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Cabinet Fights Unlikely

President Bush is unlikely to face strong opposition from Democrats as he seeks to fill a half-dozen newly vacant Cabinet posts, as the minority party instead focuses its energy on what seems likely to develop into an epic battle over the next Supreme Court nominee.

By tradition, the opposition party rarely denies a president his top choice of Cabinet officials, but it has at times used confirmation hearings to question a nominee’s credentials or the administration’s policy goals.

Former Sen. John Ashcroft (R-Mo.) came under intense questioning by Democrats in 2001 during his confirmation hearings to be attorney general, with criticism focusing largely on his cultural conservatism and opposition to Missouri Supreme Court Justice Ronnie White’s nomination to the federal bench.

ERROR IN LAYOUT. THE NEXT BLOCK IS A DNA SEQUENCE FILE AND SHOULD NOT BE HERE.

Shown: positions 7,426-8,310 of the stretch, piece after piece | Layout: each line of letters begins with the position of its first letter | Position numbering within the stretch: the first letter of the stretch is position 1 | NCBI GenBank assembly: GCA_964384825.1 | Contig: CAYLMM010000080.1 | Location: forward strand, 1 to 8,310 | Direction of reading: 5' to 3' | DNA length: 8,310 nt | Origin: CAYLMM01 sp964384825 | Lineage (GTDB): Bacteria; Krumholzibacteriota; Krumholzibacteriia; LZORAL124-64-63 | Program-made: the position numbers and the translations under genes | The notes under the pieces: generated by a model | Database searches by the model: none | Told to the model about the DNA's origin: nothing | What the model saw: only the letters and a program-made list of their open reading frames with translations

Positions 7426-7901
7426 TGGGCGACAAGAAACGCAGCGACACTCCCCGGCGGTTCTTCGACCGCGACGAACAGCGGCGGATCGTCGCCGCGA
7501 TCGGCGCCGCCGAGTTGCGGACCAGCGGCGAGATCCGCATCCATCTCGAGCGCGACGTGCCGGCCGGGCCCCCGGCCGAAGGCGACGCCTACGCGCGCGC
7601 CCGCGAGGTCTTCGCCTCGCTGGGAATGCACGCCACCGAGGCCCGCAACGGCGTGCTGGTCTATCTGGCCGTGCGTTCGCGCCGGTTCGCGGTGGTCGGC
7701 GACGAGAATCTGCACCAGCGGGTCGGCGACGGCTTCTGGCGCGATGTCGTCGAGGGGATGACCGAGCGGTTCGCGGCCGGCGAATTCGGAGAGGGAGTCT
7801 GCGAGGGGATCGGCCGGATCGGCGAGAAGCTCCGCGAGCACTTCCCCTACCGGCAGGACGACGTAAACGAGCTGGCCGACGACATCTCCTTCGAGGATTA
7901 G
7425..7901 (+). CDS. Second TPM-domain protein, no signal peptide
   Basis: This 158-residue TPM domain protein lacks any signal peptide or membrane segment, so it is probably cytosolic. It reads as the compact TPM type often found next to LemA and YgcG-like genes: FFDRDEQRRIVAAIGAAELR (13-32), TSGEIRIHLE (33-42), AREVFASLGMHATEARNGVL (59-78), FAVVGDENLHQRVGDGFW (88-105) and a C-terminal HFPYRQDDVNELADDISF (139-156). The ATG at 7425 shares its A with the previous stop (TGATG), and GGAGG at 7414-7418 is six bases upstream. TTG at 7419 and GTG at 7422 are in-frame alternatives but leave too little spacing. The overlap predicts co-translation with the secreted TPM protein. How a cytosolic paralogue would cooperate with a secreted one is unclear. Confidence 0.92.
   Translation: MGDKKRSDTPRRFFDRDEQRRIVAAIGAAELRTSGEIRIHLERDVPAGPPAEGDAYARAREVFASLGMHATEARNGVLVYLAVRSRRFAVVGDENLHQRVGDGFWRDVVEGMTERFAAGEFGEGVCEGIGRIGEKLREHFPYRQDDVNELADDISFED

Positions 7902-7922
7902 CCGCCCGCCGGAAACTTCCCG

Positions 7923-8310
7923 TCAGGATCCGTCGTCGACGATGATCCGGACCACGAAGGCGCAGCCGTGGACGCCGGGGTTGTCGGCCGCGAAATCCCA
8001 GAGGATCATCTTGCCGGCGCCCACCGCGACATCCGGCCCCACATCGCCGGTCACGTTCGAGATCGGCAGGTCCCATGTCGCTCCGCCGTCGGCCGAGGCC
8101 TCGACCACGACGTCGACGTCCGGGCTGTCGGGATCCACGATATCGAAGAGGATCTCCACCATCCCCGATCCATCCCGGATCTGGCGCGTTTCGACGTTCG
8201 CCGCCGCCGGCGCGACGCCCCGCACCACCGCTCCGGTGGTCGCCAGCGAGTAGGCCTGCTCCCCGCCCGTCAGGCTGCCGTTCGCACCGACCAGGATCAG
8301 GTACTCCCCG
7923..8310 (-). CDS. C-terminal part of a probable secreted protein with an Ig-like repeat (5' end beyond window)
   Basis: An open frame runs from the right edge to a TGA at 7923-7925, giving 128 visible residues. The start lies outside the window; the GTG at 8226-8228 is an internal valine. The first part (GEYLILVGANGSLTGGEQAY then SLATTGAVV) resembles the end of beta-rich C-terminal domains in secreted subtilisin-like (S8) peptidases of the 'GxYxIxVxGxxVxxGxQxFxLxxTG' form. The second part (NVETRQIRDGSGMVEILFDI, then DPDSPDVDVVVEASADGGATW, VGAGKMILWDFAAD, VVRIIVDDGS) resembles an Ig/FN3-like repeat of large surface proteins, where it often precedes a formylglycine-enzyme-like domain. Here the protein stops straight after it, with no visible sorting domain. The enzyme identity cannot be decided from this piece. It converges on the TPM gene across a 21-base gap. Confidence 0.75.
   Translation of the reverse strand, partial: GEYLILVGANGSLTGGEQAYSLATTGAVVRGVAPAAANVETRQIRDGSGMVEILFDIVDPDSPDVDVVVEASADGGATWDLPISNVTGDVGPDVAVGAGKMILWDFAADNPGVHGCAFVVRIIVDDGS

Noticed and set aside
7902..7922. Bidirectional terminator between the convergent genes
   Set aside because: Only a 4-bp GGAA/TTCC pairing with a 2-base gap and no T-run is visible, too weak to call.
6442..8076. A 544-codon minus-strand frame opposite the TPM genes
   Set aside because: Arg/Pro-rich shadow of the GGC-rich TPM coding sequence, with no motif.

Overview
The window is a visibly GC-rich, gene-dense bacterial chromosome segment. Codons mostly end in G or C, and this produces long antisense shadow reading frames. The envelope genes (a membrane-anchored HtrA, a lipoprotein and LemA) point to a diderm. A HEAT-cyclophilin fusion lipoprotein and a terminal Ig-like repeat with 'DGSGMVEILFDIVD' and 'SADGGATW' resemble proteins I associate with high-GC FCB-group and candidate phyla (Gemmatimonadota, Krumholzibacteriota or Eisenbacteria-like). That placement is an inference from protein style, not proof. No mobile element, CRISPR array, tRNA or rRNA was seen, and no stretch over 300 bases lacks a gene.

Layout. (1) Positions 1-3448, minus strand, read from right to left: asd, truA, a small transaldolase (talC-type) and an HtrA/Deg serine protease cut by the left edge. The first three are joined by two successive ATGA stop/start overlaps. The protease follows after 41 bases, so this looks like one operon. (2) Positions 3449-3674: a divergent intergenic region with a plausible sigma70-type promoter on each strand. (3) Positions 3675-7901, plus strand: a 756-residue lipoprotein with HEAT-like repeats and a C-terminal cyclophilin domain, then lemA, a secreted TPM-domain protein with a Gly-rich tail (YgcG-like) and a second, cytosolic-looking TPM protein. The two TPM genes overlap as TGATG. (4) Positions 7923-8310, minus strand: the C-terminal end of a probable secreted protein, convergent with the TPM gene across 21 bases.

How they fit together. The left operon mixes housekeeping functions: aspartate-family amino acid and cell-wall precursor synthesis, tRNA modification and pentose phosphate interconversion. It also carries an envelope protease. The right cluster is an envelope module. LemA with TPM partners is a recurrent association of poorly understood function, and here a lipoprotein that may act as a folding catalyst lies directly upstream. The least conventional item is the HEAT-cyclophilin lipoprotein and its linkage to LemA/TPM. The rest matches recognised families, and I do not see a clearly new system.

And Utah Gov. Mike Leavitt’s (R) nomination to be the administrator of the Environmental Protection Agency was put on hold for several weeks in 2003 by Democrats to protest Bush’s environmental policies. Both men were eventually approved by the Senate.

Privately, Democrats said they plan to pursue a similar strategy when the Senate reviews a new slate of Cabinet nominees early next year, but Democrats acknowledge they must pick their fights carefully after devastating losses in this year’s elections.

“There could be somebody outrageous, which in that case we would put up a fight, but assuming he puts forth a slate of experienced, reasonable voices and leaders, it is likely we would be agreeable,” said a Senate Democratic leadership aide, who spoke openly about political strategy on the condition of anonymity.